8. 8. Copyright © 2006, Dr. Carlos Cordeiro and Prof. Dharma P. Agrawal All rights reserved. 8Ten possible ConnectionAlternatives A and B can communicate through the cellular interface A and B can be connected through one WLAN AP in the single-hopmode A and B can communicate with single-hop mode to their APs and theseAPs are interconnected through a fixed network A and B can use the WLAN interface in the ad hoc mode tocommunicate directly or through multiple hops A can use the WLAN interface in the ad hoc mode to connect to aGateway Node (GN), which can establish a connection to B through acellular BS in the single-hop mode A can use its WLAN interface in the ad hoc mode to connect to a GN,which can establish a connection to B through a WLAN AP in thesingle-hop mode Both A and B are out of the coverage of an AP, but they can connectusing the multi-hop ad hoc mode by identifying the corresponding GNsC and D that can communicate through the AP Both A and B are out of the coverage of WLAN APs, but they canconnect using the multi-hop ad hoc mode by identifying correspondingGNs C and D that can communicate through the fixed infrastructure(i.e., CN) in the single-hop mode A and B are using the cellular and the WLAN interfaces, respectively,and the corresponding BS and AP are connected through the fixednetwork CN A is using its WLAN interface (via multi-hop) to connect to a GN C thatis connected to the BS, and this BS is connected through the CN to theAP that provide connectivity to the destination terminal B through theGN D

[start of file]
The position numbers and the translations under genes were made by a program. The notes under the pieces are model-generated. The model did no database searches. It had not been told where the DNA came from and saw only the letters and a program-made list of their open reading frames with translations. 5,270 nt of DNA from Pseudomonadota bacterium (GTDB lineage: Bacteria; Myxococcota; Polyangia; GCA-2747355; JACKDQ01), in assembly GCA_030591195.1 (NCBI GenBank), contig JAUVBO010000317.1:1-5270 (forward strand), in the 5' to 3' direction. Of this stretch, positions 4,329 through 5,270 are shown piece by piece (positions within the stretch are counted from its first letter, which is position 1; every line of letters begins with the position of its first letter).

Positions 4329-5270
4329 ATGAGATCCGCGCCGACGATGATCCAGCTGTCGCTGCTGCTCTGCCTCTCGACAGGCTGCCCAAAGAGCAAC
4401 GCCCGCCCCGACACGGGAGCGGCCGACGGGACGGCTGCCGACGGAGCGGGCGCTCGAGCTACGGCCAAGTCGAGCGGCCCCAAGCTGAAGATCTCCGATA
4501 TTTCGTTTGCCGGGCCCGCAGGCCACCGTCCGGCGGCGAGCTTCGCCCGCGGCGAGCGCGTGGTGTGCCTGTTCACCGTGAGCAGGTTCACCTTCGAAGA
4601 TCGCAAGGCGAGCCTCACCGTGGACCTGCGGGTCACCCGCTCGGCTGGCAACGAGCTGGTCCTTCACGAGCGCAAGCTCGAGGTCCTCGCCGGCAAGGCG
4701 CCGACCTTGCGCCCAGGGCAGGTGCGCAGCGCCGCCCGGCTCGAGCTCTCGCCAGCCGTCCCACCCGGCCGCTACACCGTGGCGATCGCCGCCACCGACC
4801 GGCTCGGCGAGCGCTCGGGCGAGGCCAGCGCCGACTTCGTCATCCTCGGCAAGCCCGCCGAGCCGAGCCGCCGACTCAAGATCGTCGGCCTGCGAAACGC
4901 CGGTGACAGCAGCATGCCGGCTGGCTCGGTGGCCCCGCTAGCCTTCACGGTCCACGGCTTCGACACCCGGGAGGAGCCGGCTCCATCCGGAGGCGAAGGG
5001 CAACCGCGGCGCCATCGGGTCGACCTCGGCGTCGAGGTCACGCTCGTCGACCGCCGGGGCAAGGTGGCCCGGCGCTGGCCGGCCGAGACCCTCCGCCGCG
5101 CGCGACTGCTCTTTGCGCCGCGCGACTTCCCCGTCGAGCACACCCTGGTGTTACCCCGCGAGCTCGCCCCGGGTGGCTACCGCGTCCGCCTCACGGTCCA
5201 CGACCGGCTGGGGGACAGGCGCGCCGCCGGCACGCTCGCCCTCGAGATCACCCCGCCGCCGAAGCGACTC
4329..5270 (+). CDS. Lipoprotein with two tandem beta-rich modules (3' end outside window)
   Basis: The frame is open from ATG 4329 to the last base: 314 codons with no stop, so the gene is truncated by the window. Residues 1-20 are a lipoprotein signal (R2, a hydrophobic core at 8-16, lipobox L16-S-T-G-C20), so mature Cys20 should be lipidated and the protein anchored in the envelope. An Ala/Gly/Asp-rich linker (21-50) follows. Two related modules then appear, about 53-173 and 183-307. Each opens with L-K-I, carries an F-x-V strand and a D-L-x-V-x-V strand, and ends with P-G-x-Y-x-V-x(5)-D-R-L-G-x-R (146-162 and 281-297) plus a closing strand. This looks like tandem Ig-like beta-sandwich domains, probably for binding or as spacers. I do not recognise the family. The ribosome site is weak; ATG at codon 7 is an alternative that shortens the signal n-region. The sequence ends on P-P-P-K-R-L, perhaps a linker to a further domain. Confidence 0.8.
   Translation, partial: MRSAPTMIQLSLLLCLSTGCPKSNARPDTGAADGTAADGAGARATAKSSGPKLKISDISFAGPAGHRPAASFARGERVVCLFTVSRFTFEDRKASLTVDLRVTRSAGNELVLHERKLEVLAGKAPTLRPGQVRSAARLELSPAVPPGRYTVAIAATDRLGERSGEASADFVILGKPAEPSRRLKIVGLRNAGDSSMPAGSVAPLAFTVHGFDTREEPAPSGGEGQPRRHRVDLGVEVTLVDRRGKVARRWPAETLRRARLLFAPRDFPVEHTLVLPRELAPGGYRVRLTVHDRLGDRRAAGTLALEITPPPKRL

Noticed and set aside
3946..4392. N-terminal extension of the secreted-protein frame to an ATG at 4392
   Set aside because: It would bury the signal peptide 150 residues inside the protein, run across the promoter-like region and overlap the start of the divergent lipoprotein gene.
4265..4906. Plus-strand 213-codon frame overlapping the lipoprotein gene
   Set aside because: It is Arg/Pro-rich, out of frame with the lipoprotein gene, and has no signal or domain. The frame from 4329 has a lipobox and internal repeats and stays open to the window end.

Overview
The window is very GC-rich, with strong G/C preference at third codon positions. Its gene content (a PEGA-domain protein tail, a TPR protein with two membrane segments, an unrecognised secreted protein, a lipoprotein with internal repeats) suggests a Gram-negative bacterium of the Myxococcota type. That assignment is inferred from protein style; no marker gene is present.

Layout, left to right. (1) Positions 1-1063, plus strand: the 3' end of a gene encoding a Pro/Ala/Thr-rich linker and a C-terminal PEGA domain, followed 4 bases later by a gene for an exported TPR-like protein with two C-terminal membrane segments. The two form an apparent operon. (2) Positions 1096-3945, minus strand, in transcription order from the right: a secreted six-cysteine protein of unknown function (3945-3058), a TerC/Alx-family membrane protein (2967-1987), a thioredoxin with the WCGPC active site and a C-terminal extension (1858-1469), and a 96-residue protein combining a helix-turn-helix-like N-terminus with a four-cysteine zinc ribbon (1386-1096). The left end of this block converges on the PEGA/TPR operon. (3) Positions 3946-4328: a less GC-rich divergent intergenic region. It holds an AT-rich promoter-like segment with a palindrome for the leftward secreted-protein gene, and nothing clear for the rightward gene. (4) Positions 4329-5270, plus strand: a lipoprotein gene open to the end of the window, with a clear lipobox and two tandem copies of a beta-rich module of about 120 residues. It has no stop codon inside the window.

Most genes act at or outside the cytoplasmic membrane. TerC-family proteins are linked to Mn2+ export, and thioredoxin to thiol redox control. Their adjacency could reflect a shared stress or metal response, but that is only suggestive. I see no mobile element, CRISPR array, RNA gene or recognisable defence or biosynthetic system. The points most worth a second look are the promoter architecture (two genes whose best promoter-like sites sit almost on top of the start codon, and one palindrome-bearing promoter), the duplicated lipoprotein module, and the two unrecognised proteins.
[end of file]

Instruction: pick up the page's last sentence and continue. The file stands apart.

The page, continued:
9. 9. Copyright © 2006, Dr. Carlos Cordeiro and Prof. Dharma P. Agrawal All rights reserved. 9Problem Statement How to establish and manage connections between any two mobilestations in a heterogeneous networking environment? How to discover connectivity alternatives available? How to select the best connectivity alternatives? How to establish and manage end-to-end connections?Cellular BSBSCellular BSWLAN APAPAPAPAPWLANMobileStationDual-ModeCellular/WLANMobile StationCellular or WLAN connection?Cellular or multi-hop WLANconnection?
  10. 10. Copyright © 2006, Dr. Carlos Cordeiro and Prof. Dharma P. Agrawal All rights reserved. 10Integrated Architectures forHWNsExisting architectures and protocols considering Single-hop and Multi-hopoperation modes: UCAN Two-hop-Relay iCAR HWN MCN A-GSM ODMA MADF SOPRANO CAMA Two-Tier Het MANET …Design Goals: Improve cellular system’s capacity (UCAN, Two-Hop-Relay, SOPRANO,HWN, MCN, ODMA) Improve cellular system’s coverage (A-GSM, Two-Hop-Relay) Load balance between cells (iCAR, MADF) Provide Internet connectivity to MANETs (CAMA, Two-tier Het. MANETArchitecture)